Stopped flying? Take this survey!
If you have given up flying, you’ve doubtless also discovered the costs – and not just financial ones. You can meet uncomprehending attitudes from family and friends, and cut yourself off from activities they enjoy. It can be hard, as I have found since I took my last flight 12 years ago.
But we are not alone. Researchers at the University of the West of England think there are enough of us out there to be undertaking a survey of our experience.
So if you have given up air travel for environmental reasons, take this survey and tell them how you find it. You might find the questions they ask encouraging.
And why not share here why you don’t fly, and how it’s working out for you. Leave a reply below.
For me, the choice not to fly is intimately linked with my faith. It’s about ‘hugging the earth’ which is God’s world and our common home. It keeps my feet (or at least, wheels) on the ground, which is where every goodness comes from.
It opens me up to contact with people, landscapes and towns along the way, and somehow makes the whole experience more ‘real’ and more relational. In short, it’s travel with love.
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Comments on "Stopped flying? Take this survey!"
Hmm! Inspired by other people's comments (above), I decided to take the the survey - only to find that it has closed already! Oh well, perhaps I didn;t want to know what the result might be!
One-upmanship: is it motivating? A few years back in 2010 winter when a show about Italian Mannerist Christian art was on at the National Gallery I met a friend who emigrated to Australia with her family; then her children were teens - her reason for taking the trip back was sadly because her mother had died; she needed to attend the funeral. The last air trip I took was 2005 sadly with relatives for a holiday. It wasted hot air, made me realise I had to stay within my adulthood reality and not dash out of my own zones. Re-connecting to our past is nostalgic can be too sentimental.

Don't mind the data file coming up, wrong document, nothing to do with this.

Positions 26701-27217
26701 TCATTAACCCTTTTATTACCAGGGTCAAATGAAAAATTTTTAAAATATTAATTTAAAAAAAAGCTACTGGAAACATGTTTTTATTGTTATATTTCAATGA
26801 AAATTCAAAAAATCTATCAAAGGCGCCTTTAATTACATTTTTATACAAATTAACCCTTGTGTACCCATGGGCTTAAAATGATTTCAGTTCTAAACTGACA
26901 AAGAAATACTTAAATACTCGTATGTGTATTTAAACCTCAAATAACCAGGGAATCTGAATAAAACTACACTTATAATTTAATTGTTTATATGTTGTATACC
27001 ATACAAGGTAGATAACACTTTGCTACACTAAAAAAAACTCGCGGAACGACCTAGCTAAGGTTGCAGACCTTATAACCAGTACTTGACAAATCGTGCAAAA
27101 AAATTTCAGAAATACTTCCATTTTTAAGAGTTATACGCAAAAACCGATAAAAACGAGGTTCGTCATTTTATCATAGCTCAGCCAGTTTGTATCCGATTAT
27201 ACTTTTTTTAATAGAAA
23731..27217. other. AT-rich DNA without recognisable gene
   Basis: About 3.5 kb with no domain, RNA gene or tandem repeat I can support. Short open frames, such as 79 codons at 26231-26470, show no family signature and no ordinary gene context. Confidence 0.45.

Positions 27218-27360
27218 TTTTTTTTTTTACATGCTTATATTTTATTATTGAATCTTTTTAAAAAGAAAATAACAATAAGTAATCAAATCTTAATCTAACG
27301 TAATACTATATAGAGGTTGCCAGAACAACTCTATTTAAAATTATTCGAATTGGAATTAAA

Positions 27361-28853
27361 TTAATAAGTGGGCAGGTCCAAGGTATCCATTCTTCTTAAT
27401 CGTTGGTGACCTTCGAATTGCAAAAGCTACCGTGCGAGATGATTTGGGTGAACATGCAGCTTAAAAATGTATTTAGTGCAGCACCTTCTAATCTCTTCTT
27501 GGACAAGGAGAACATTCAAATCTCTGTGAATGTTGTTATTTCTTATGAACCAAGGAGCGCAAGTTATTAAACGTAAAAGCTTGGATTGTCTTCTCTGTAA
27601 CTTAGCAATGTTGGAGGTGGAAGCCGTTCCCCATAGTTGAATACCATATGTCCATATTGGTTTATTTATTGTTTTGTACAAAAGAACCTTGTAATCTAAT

So pleased that more people must be thinking about this and stopping or at least cutting down. My record is one flight in 1997, 2007 and 2014. I have no plans to fly anywhere at the moment, I am far too busy with local issues. I have no desire for foreign beach holidays and I don't care what people think of me so these are not barriers for me. As always with environmental issues there is lack of understanding and/or care. The worst I have heard is people trying to justify themselves by saying that they recycle. This is literally, rubbish!! The differences are at opposite ends of the scale. I have re-used and recycled all my life but my flights still don't sit comfortably with me and I will continue to offset my carbon footprint at every opportunity.
I've not flown for 6 years. The last time was to visit my daughter when she was working in East Africa. Since then she's been home for a number of years, but now is working in Asia, indefinitely. This is the difficulty for many families - the "love miles". It's likely that I will visit her in the next year, and I plan to offset my flight with Climate Stewards - it works out at about £5 per 1,000 miles (so for me, £65 is added to the cost of my return ticket of 13,000 miles). This seems a small amount to add to the cost of a ticket, as the carbon generated will be offset by worthwhile carbon-reducing projects in poorer countries. My ideal would be not to fly at all, but offsetting is the next best thing, while at the same time reducing all our carbon emissions.
I've just done this and found it took under 10 minutes - it was very straightforward (no trick questions!).